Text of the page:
Clinical Trial Protocol
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Pre- and Apnoeic high flow oxygenation for RApid sequence intubation in The Emergency department (Pre-AeRATE): study protocol for a multicentre, randomised controlled trial.

Trials 2019 April 5
BACKGROUND: Maintaining adequate oxygenation during rapid sequence intubation (RSI) is imperative to prevent peri-intubation adverse events that can lead to increased duration of hospital and intensive care unit stay, or a prolonged vegetative state requiring long-term institutionalisation. Despite employing current best practices during RSI, desaturation during intubation still occurs. High-flow nasal cannula (HFNC) oxygenation may potentially improve oxygenation during pre- and apnoeic oxygenation to allow a longer safe apnoeic time for RSI.

OBJECTIVE: We aim to test the hypothesis that the use of humidified high-flow oxygenation via nasal cannula at 60 L/min maintains higher oxygen saturation compared with current usual care of non-rebreather mask and standard nasal cannula at an oxygen flow rate of 15 L/min for pre- and apnoeic oxygenation.

METHODS: This is a multi-centre randomised controlled trial enrolling adult patients aged 21 years and older who require rapid sequence intubation due to medical, surgical, or traumatic conditions in the Emergency Departments (EDs) of the National University Hospital and the Ng Teng Fong General Hospital. Eligible patients will undergo randomisation at an equal ratio into intervention or control arms. The primary endpoint will be the lowest oxygen saturation achieved during the first intubation attempt from time of administration of paralytic agent until quantitative end-tidal carbon dioxide is detected if the first intubation attempt is successful, or until the start of the second attempt if it is not.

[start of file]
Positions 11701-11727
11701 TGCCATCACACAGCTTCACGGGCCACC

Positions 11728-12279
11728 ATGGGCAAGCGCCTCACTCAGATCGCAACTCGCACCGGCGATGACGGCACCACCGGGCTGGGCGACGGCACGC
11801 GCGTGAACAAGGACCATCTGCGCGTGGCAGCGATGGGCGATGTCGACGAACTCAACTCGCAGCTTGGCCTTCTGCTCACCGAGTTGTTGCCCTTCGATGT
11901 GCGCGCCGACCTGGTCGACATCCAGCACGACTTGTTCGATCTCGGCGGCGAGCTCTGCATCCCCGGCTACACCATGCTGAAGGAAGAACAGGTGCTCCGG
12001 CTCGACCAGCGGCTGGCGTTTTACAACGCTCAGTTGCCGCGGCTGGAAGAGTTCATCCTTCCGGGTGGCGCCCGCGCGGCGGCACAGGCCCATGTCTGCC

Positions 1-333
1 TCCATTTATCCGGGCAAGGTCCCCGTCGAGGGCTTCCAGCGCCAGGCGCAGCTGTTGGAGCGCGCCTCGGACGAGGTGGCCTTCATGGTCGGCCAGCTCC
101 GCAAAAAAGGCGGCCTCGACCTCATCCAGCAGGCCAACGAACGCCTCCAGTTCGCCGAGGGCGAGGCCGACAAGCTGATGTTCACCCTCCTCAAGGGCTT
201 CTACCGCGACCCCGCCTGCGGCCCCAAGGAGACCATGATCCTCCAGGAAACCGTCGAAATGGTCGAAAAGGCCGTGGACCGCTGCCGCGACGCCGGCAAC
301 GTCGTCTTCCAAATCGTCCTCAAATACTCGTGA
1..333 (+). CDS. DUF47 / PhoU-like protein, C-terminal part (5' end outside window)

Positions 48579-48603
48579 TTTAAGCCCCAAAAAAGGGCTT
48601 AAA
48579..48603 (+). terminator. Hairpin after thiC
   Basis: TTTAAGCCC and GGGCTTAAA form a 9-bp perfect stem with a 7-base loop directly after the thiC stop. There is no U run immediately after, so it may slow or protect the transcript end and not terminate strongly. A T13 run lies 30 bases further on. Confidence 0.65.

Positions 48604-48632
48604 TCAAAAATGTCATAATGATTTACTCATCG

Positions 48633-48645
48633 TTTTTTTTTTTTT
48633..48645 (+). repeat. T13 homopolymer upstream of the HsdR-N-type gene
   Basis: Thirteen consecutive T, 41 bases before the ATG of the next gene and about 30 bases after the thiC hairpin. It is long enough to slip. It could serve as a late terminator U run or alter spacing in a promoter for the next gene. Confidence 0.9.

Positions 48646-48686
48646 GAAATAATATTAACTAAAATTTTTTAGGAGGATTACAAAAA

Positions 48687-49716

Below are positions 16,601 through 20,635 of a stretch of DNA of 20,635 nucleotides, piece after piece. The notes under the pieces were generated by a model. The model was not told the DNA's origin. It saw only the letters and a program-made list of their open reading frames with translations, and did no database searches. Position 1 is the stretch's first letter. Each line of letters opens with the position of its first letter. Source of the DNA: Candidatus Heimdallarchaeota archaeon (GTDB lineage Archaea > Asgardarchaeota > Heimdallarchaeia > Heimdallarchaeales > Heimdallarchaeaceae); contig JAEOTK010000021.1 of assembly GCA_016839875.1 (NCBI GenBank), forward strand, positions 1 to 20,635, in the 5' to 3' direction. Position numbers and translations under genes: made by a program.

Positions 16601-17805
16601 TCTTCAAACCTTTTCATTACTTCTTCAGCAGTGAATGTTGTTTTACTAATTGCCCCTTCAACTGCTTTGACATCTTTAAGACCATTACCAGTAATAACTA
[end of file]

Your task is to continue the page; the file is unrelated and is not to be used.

DISCUSSION: Prolongation of safe apnoea time through maintenance of oxygen saturation above 90% using HFNC oxygenation during RSI could potentially change current clinical practice, improve standard of care, and translate to better outcomes for patients.

TRIAL REGISTRATION: ClinicalTrials.gov, NCT03396094 . Registered on 10 January 2018.

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